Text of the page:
Posts Tagged ‘hard liquor’

Alaska: Panels mull restrictions on cheap liquor

Source: The Associated Press
October 15th, 2010 07:23 AM
ANCHORAGE, Alaska – The city of Anchorage would crack down on some stores selling cheap liquor often purchased by street inebriates under rules to be studied by four community councils.
The rules are based on a law approved by the Anchorage Assembly for the Downtown Community Council district.
The law passed this week prevents the sale of wine costing less than $10 a bottle, six-packs of beer costing less than $6 and bottles of liquor priced less than $10 or smaller than 750 milliliters.
The law also mandates that individual containers have stickers identifying what store they came from and it prohibits stores from posting prices or beer signs on windows.

Community councils for Mountain View, Northeast, Fairview and Government Hill now are looking toward restrictions in their districts.

The new ordinance, pushed by Anchorage Assembly Vice Chair Patrick Flynn, affects four downtown liquor stores, which already had the restrictions as part of their individual permits to sell alcohol. Future liquor stores in the area also will have to follow the pricing restrictions.
Litter around town makes it clear that the cheaper alcohol is what’s being abused on the streets, Flynn said.
“Whoever you’re selling it to, it’s finding its way into the hands of somebody that’s not using it responsibly,” he said.

In Government Hill, there has been a drastic increase in public drunkenness in the last two years, according to council president Bob French. The neighborhood’s lone liquor store sells cheaper alcohol than is available anywhere else in the nearby vicinity and draws customers from downtown, he said.

“If you’re a public inebriate, and you have no income, (a) dollar a bottle is worth making a mile trek across a bridge,” French said.
Sharon Chamard, Fairview’s community council president, said the council would look closer at price restrictions, but she added that it is yet to be determined how the restrictions would affect responsible drinkers.
“I’d really want to know if those products are primarily used by the chronic inebriates,” she said. “I think that some of these restrictions might be discriminating against low-income folks.”

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Man who had taken dance drug died after downing a PINT of vodka in just 4 seconds

Source: Daily Mail

Date: September 29, 2010

A drinker who had taken the dance drug mephedrone died after downing a pint of vodka in four seconds, an inquest heard. Richard Davies swallowed the spirits in one go, despite attempts to stop him. The 29-year-old had been drinking with friends before the alcohol – the equivalent of 13 pints of lager – knocked him into a stupor. He was found unconscious and not breathing in a pool of his own blood, and died hours later.

Teesside Coroner’s Court heard how the electrician’s mate, of Thornaby, near Stockton-on-Tees, was five-and-a-half times the legal drink-drive limit. His body also contained traces of the then-legal high mephedrone, which has since been banned. Mr Davies’ best friend Christopher Crooks told the inquest yesterday how he desperately tried to save his life after he was found unconscious. In a statement read out by deputy Teesside coroner Tony Eastwood, he said: ‘Richard drank a pint of vodka in four seconds or so. ‘I did try to take the glass off him, but he turned his back on me, pushed me away, and drank it all.’ Mr Crooks had taken Mr Davies to his stepfather John Brocklesby’s home, in Cobden Street, to sleep off the alcohol.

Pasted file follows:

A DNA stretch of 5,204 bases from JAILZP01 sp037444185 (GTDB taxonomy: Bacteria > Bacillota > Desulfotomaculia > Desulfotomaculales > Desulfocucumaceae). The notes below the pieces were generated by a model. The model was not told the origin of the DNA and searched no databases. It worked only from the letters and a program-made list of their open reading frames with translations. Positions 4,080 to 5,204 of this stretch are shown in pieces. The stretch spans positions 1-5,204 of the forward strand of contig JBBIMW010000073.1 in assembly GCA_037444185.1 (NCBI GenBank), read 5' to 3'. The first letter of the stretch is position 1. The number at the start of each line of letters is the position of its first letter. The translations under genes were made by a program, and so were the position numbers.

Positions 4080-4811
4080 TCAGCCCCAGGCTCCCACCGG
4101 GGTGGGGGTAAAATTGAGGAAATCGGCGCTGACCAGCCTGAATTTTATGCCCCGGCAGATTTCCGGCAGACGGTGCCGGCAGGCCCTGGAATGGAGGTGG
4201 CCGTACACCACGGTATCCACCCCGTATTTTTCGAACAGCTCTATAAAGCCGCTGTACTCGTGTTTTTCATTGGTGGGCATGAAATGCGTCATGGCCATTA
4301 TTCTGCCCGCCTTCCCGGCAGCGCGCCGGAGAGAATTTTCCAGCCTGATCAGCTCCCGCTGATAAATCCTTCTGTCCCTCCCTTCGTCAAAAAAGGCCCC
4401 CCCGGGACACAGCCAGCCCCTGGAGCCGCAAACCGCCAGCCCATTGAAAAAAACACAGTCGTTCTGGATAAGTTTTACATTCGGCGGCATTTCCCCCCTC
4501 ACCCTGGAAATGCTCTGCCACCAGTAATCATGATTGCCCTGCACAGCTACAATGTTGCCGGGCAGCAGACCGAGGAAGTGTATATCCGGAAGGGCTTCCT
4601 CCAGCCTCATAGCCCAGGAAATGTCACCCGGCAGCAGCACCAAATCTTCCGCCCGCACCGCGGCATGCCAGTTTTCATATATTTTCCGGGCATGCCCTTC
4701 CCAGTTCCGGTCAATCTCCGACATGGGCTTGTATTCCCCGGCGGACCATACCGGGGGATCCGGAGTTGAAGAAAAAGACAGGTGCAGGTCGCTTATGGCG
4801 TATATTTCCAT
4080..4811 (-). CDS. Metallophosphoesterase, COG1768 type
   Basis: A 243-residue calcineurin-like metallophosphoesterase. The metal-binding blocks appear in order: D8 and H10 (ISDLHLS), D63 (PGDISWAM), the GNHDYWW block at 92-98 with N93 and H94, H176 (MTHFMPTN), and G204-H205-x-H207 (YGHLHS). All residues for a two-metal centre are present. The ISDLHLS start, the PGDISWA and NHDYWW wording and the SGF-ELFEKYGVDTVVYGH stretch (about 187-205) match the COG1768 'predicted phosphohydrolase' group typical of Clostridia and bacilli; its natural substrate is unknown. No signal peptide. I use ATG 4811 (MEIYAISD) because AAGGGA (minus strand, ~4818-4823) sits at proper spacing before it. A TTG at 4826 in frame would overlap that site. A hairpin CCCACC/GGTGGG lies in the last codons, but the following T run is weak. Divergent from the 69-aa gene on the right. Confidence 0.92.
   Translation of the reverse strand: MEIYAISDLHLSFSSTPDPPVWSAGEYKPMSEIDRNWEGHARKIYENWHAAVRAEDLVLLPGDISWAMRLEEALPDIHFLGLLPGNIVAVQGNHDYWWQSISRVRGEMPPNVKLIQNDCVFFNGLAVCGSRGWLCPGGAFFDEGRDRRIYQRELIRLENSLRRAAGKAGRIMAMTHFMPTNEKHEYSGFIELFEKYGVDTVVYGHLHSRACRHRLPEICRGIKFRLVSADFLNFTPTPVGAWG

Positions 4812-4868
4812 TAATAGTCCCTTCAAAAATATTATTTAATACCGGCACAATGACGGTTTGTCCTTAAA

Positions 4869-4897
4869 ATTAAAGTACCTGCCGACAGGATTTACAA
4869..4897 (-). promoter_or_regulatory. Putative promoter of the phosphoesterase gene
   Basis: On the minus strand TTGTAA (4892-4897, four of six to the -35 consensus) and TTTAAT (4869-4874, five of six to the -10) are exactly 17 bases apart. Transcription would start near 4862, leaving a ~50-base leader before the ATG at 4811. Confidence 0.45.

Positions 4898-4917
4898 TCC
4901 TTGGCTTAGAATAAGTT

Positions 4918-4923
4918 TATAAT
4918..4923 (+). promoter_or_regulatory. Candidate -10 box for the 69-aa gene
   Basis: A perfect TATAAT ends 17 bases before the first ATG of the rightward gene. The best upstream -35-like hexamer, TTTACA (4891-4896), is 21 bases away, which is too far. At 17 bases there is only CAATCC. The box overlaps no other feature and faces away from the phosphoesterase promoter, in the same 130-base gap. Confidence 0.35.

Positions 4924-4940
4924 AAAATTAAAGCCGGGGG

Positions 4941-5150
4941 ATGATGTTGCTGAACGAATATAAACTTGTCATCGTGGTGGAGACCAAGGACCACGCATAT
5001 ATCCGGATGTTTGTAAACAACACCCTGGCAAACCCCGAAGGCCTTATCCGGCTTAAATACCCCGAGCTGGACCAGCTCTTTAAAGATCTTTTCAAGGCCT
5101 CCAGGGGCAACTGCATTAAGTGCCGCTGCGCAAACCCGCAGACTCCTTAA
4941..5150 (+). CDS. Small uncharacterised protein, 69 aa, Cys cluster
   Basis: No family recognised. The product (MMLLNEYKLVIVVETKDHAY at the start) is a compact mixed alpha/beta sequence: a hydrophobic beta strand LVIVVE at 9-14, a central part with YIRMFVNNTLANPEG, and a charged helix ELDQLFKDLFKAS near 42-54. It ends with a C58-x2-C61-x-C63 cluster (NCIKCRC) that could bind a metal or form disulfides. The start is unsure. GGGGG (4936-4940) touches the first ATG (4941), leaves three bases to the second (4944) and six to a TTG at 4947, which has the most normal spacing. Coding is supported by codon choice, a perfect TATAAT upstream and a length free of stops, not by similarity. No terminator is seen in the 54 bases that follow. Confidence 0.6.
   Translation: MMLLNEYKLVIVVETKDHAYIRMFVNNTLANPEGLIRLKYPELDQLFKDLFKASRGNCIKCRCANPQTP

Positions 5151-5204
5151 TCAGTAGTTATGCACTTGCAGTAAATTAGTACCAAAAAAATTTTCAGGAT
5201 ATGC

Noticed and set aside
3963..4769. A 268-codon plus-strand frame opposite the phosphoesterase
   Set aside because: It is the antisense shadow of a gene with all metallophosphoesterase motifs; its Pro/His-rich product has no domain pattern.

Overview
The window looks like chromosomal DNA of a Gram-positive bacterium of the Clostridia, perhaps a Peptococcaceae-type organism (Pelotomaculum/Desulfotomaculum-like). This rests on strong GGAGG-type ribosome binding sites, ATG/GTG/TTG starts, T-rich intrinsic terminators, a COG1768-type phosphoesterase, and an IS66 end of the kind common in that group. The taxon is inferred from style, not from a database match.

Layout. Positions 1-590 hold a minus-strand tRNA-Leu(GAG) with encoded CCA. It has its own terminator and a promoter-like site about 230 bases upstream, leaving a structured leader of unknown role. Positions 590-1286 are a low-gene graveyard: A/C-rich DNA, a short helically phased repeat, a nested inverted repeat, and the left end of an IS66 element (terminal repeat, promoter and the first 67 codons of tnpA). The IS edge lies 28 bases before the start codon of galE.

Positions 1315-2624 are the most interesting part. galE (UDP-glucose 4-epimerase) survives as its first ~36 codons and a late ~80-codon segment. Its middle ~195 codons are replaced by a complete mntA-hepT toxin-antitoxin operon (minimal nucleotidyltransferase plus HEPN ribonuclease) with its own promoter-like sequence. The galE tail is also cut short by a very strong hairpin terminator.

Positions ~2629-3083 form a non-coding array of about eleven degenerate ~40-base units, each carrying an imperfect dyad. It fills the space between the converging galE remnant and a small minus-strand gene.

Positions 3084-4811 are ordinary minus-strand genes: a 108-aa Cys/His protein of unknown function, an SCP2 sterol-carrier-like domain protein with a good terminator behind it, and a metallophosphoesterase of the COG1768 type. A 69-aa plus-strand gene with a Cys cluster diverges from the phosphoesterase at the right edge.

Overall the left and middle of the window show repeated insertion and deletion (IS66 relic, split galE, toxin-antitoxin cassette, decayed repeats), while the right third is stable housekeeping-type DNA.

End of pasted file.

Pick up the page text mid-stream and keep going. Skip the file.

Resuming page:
He made desperate attempts to save his friend when he stopped breathing but by the time paramedics had arrived Mr Davies was dead. Pathologist Jan Lowe said Mr Davies had an alcohol level of 458mg in 100ml of blood, enough to have caused acute alcohol poisoning.

Recording a verdict of misadventure, Mr Eastwood said the alcohol in his system had killed him and that the mephedrone was not a contributing factor.

Learn how to safely intervene and the effects of alcohol.

Initiatives to Change Washington’s alcohol sales

Two initiatives have been proposed and would serve to do away with the state’s monopoly on the sale of hard alcohol. Costco has donated more than 500,000 to the I-1100 initiative as it will profit immensely if the initiative passes. I-1105 is backed by Washington Citizens for Liquor Reforms, though neither of the two contributors toward I-1105 is an in-state LLC.
Both of these initiatives will not only change where alcohol is sold, but also the way that taxes on alcohol are collected. I-1105 directs that the current liquor taxes be ended and reinstituted once the liquor control board and the legislature create a tax system to match the new liquor-vendor situation. If two-thirds of a legislative majority cannot be found then to reinstitute alcohol taxes than the state may potentially lose out on liquor sales and tax revenues.

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Could Costco have their signatures?

Costco’s signature gathering tables for Initiative 1100 have been removed. The absence of the tables infers that the conclusion that they have already collected the amount of signatures need to place the initiative on the ballot. The initiative is one of two liquor-store privation campaigns that are working to be placed on November’s ballot. Costco is 1100’s biggest support by donating about $457,000 in cash and in indirect support to the campaign. If the initiative passes Costco and other stores which hold beer and wine licenses would be able to sell hard-liquor to consumers.

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